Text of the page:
Reconceptualizing the Whistleblower's Dilemma
66 Pages Posted: 25 Apr 2017 Last revised: 26 Apr 2017
Date Written: April 25, 2017
Since its inception in August 2011, the SEC’s whistleblowing program has received over 18,000 tips and has distributed over thirty awards. The Commission’s Enforcement Division has lauded the program, emphasizing its recoveries (over $500 million in the aggregate) as well as its generous bounties (over $100 million total). Nevertheless, an agency focused on deterrence must pay attention to the volume of credible reports it receives from insiders, particularly because deterrence has been shown to rest so strongly on the putative wrongdoer’s perceived probability of detection. From that perspective, the program’s success is more ambiguous: twenty-six covered actions (some involving more than one whistleblower) derived from a field of more than 18,000 tips.
This Article advances an explanation for the program’s modest “hit rate” namely whistleblowing’s effect on the probability of criminal sanction. If employees who possess the most concrete information of wrongdoing are also those most exposed to criminal prosecution, whistleblowing morphs into self-incrimination. This is so because the whistleblower who voluntarily discloses her participation strips herself of her most effective legal protection, the government’s difficulty in establishing her guilty state of mind.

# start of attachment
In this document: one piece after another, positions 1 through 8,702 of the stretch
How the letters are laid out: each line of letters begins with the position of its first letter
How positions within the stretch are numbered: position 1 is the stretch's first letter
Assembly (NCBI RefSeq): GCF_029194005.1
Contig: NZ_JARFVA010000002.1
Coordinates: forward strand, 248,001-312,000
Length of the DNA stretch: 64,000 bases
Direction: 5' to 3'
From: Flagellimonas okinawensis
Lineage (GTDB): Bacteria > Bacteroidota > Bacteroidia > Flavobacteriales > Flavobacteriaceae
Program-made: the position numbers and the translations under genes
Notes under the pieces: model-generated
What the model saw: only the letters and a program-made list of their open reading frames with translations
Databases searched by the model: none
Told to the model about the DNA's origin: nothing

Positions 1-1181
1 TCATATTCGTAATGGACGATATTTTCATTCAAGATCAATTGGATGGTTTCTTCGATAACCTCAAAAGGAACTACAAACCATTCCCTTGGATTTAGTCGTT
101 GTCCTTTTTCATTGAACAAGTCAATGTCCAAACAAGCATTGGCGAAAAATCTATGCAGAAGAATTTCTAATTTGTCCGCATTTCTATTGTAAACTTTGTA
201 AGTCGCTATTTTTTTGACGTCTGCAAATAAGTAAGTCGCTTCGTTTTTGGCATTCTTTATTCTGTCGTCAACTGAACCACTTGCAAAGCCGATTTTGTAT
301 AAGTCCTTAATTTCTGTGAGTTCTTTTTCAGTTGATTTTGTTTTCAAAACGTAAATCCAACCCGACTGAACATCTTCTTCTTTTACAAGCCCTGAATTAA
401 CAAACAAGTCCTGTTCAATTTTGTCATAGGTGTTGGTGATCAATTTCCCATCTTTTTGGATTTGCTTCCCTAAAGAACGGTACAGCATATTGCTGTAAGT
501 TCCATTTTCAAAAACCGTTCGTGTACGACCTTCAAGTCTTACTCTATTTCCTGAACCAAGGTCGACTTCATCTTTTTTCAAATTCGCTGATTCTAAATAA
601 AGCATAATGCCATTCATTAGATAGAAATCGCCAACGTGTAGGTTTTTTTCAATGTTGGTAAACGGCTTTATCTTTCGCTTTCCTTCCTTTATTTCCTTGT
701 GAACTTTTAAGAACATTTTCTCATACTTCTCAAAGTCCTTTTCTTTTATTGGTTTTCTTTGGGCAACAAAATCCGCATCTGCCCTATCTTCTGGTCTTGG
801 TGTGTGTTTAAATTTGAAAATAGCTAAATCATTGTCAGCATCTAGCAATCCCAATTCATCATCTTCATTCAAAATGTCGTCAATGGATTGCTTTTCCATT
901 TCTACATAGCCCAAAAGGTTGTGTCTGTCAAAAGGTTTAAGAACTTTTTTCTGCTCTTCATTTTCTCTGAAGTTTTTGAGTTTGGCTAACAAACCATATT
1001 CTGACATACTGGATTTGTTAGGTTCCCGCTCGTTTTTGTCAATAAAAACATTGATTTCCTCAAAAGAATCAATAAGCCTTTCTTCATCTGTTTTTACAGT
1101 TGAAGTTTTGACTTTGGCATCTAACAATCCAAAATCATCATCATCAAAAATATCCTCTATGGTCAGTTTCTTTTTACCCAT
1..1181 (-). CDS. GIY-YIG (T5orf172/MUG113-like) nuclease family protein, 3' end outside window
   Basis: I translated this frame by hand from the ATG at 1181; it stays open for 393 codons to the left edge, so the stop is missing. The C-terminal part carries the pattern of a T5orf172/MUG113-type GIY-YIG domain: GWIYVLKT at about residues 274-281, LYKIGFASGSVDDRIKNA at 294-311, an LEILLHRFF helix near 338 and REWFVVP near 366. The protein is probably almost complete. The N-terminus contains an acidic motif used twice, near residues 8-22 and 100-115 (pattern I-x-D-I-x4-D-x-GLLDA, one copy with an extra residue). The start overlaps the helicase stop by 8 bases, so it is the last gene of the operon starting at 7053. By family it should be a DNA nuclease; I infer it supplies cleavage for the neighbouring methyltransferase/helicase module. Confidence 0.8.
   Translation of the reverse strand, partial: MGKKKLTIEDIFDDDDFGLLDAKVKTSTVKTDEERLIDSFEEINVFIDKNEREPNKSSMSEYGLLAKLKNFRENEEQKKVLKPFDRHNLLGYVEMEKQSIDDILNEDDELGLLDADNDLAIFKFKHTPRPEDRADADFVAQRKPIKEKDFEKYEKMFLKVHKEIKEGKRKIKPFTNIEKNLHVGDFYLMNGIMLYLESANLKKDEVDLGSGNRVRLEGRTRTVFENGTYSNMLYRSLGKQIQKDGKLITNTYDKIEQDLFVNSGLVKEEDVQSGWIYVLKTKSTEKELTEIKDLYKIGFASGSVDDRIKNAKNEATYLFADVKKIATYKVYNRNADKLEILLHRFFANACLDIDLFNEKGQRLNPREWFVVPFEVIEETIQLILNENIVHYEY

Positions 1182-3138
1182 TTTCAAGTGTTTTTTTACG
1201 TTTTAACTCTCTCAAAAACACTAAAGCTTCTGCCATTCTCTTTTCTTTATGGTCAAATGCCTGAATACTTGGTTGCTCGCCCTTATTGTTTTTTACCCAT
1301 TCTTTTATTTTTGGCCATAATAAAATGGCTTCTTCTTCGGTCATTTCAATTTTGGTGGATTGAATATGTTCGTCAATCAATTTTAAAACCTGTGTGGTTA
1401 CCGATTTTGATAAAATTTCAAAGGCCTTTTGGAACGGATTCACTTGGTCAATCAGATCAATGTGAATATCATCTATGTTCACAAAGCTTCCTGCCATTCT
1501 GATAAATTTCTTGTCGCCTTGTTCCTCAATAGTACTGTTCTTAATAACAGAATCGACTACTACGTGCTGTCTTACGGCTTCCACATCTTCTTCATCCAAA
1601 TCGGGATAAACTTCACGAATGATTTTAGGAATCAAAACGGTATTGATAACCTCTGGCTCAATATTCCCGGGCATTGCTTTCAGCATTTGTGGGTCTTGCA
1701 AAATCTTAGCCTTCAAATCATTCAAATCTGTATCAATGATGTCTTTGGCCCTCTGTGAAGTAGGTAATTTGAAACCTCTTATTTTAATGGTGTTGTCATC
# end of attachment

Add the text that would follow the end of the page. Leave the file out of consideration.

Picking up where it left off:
To demonstrate this dynamic, the Article introduces two types of employees: Complicits (those who have violated the law) and Innocents (those with no legal exposure whatsoever). Whereas Complicits possess more valuable information, they are less incentivized to seek a financial bounty. The Article then identifies the legal, psychological and organizational factors most likely to inflate the number of Complicits within the firm, thereby depressing the pool of potential whistleblowers. The Article then considers the various strategies policymakers might employ to either dampen or undo this effect.
Keywords: fraud, whistleblowers, bounties, conspiracy, complicity, deterrence, Dodd-Frank, securities, enforcement
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